For over half a century, social determinants of health, or SDOH, have been a subject of discussion. But only recently have health care providers dedicated time to understand these factors and associated data. Medical care accounts for only 20 percent of a person's health outcomes, as estimated by experts. Still, social and behavioral determinants account for most factors influencing improved health outcomes. The plight of normalizing health data collection and exchange could change care models and the health of global communities.
Demand for Data
As the US health care system advances to include value-based care—and places emphasis on population health—uses of SDOH data are on the rise. "Digitization of health care has placed value on using structured and codified data," says Matt Menning, a director at the American Medical Association. It's the demand for a flexible set of SDOH common data elements that can serve today's information needs. A much-anticipated evolution of care models and IT is ahead.
"We're improving the value of health information available to clinicians. Our mission is to promote equity in care and represent our voice in the house of medicine," says Tom Giannulli, MD, leader of the Integrated Health Model Initiative (IHMI), an AMA venture to improve the value of health care information available to clinicians. His goal, in other words, is to adapt to waves of tech advancements in health care and fight to add SDOH to the conversation on data standards. It's that same fervor that not only the AMA, but efforts like Health Level Seven International (HL7) and the Gravity Project are using to improve SDOH capture and representation. All of which are based on enabling broader use of health care data, promoting relevant standards.
"The opportunity to improve population health with SDOH affects both domestic care, on top of international care," adds Giannulli. Consensus-driven action exists between IHMI and other organizations to create free global standards to codify and exchange data. The vision? To make the collection and use of SDOH data in current health IT infrastructures better. "Clinically clear and consistent SDOH definitions will support next-generation systems for population health management and value-based care."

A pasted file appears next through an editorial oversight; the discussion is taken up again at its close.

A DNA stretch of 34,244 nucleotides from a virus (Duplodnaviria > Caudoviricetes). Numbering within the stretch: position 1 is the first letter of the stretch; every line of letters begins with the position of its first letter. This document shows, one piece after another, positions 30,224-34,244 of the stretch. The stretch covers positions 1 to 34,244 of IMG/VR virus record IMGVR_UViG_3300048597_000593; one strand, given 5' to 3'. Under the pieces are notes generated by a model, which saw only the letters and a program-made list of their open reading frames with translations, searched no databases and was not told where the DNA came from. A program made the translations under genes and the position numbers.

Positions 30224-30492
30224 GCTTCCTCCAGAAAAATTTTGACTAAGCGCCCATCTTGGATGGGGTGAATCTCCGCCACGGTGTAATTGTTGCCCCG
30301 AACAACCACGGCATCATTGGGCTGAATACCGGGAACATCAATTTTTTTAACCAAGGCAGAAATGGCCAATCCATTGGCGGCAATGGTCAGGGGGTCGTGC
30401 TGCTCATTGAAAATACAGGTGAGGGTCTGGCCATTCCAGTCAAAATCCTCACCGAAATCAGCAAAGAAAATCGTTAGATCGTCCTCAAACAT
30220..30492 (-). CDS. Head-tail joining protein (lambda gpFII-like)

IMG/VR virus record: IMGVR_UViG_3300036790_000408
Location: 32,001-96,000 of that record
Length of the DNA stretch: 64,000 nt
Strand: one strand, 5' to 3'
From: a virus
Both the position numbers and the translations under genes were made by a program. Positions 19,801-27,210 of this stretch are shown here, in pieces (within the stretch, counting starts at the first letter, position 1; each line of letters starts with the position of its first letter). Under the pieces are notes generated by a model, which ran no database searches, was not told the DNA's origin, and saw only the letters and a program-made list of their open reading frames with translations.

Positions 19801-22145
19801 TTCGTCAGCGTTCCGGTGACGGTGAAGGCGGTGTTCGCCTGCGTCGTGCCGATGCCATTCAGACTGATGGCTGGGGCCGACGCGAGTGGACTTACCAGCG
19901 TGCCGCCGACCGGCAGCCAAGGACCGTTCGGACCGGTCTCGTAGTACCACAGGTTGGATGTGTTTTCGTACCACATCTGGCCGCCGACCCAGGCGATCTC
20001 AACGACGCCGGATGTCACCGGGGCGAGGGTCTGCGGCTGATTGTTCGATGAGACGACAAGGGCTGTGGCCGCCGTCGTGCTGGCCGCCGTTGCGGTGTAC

Codes Up Close
Beyond capturing—yes, normalizing—SDOH data can happen. Realistically, code sets that are already implementable into existing workflows is the first step, according to Giannulli. "Most of the codified SDOH data exchange that occurs today involves large payers and is based on administrative and claims infrastructure," he says. Current work flows are prioritized in the AMA's planned action for this year.
Considering the promotion of practical use and adoption of standards, these standards can and should be implemented and used in conjunction with existing health IT infrastructure. Giannulli adds that it's important to curate, refine and expand ICD-10 SDOH terms based on real-world demand and utilization. If broadly adopted, ICD-10 codes for SDOH can enable provider organizations to better track patient needs and identify solutions to improve the health of their communities.
Just as ICD require a shift in terminology, CPT will require better coding rules on how to document SDOH assessments in the evaluation and management of patients. An emphasis will be placed on the value of collaboration among industry partners, says Matt Menning, engagement director for IHMI. "We can improve awareness and consistent use of existing SDOH standards," he says. AMA partnerships with SNOMED International, HL7 and other members of the global health care community are already driving development of open standards to capture SDOH data to enable better documentation for improved outcomes and administration.
Magnification of SDOH in today's code sets has a strong chance of amending real-world problems. And new, freely available, open SDOH data standards will improve the value and semantic interoperability of health care data. As Giannulli and Menning note, the AMA is looking toward the future state of health care interoperability and the role that improved data liquidity and portability standards will play in facilitating advances in care delivery, analytics and applications of augmented intelligence.
Organizations looking to assist the AMA with this effort can take several approaches, like learning how to use SDOH in practice, improving consistent capture of terms or participating in consensus communities to move standardization proposals forward.